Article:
in this comparison was 3.4 km long and the distance between
the stroke and the line was only 50 m. On the other hand, the
peak value formula was validated using a 12 km long line and
stroke striking distances ranging from 50 to 2000 m.
Rachidi et. al [20] concluded that, for LIV calculation, the
losses in the line can be neglected if the line length is lower
than the inverse of the attenuation constant calculated for the
maximum frequency of interest. According to Hidalen [21],
the maximum frequency associated to a waveform can be
assessed from its front-time T as:
Fig. 6. Indirect lightning flashover rate for a line 10 m high and ground flash
density of 1 flash / (km2 year), and the expected number of direct flashes.
2017 International Symposium on Lightning Protection (XIV SIPDA), Natal, Brazil, 2nd 6th October 2017.
1 , (11) For the 12 km line considered in this paper, the farthest
f point for a strike aligned with the line center is about 6 km
4T
from the strike. Fig. 9 shows the time-derivative of the
where f is the frequency. The LIV front-time is always greater magnetic field at 6 km from the strike, for 5000 m, 10000
than the stroke current front-time [19], that is 5.63 s in this m and perfect soil. In this case, the propagation effects cause
paper. Therefore, the maximum frequency associated with the not only a delay on the time-derivative wave, but also a small
LIV is about 45 kHz. reduction on its peak value. As the voltages induced close to
the 12 km line extremities are unlikely to affect the LIV peak
Fig. 7, adapted from [20], shows that the inverse of the value at the line center, it follows that the propagation effects
attenuation constant for 10000 m soil and 45 kHz is 20 km. of the electromagnetic fields can be neglected for the study
This means that, for the conditions considered in this paper, the carried out in this paper.
effect of the lossy ground on the surge attenuation along the
line is not significant.

C. Propagation effects on the inducing fields


When calculating LIV in high resistivity soils, an important
aspect is the magnetic field attenuation as it propagates from
the stroke striking point to the line. The attenuation of a unit
step magnetic field as it travels over homogeneous lossy
ground can be obtained from the expression developed by Wait
[22]. This expression can be used with the convolution theorem
[23] to calculate the attenuation of the magnetic field produced
by an arbitrary waveform. In order to do so, a current
waveform having 10 kA peak and 5.63 s front time was
obtained from the Heidler function [24] and used to compute
the undisturbed magnetic field calculated using the formulation Fig. 8. Time-derivative of the magnetic field produced by a 10 kA peak and
contained in [11]. 5.63 s current waveform, at 500 m from the flash, with and without
considering the propagation effects (p.e.) over 5000 m and 10000 m lossy
According to Cooray [25], the inductive effects of a ground.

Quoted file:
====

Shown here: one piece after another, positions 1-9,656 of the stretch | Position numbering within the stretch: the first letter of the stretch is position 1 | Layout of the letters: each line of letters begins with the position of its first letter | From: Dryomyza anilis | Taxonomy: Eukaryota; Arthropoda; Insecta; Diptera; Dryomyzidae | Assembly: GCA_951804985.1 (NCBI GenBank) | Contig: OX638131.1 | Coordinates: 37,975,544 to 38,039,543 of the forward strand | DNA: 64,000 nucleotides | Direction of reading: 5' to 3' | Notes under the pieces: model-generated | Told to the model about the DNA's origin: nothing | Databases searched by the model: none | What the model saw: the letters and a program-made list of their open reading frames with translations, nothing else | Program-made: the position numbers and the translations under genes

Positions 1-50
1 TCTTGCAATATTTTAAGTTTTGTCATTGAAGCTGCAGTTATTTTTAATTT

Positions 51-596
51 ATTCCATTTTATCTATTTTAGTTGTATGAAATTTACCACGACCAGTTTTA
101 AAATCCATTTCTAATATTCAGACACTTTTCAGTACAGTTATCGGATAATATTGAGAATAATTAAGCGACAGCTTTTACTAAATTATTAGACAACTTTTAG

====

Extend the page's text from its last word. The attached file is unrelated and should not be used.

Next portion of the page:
radiated electromagnetic field are associated with the time-
derivative of the magnetic field. Fig. 8 shows the time-
derivative of the magnetic field generated by the referred
current waveform, at 500 m from the stroke for 5000 m and
10000 m soil resistivity. In the same figure is shown the
waveform for perfect soil, i.e., without the propagation effects
(p.e.). It can be seen in this figure that, apart from a small-time
delay, the magnetic field time-derivative is practically
undisturbed by the propagation effects. It is worth to mention
that the LIVs relevant to line flashover are those induced by the
close flashes.

Fig. 9. Time-derivative of the magnetic field produced by a 10 kA peak and


5.63 s current waveform, at 6 km from the flash, with and without
considering the propagation effects (p.e.) over 5000 m and 10000 m lossy
ground.

VI. CONCLUSIONS
A simple formula is proposed to calculate the LIV peak
value in aerial wires over soils with resistivities values in the
range 100 10000 m. This formula is useful for the fast
assessment of the indirect flashover rate of power distribution
lines in regions where the soil resistivity main attain high
Fig. 7. Variation of the inverse attenuation constant (1/) as a function of values.
frequency for three ground resistivities values (r =10), adapted from [20].
The application of this formula shows that indirect
lightning is the major concern for the 100 kV CFO lines, as the
flashover rate for indirect flashes outnumber those from direct
flashes for ground resistivity values above 200 m. On the
2017 International Symposium on Lightning Protection (XIV SIPDA), Natal, Brazil, 2nd 6th October 2017.
other hand, for the 170 kV CFO lines, the indirect lightning comparison with the IEEE STD. 1410 Method, IEEE Trans. Power
flashes become the main cause of lightning-related flashover Delivery, vol. 22, no. 1, pp. 684692, Jan. 2007.
[18] IEEE Guide for Improving the Lightning Performance of Electric Power
only for relatively poor conducting ground (above 1000 m). Overhead Distribution lines. Approved 28 January 2011, IEEE
Finally, for the special design lines (CFO = 300 kV), the Standards Board. IEEE Std 1410TM- 2010.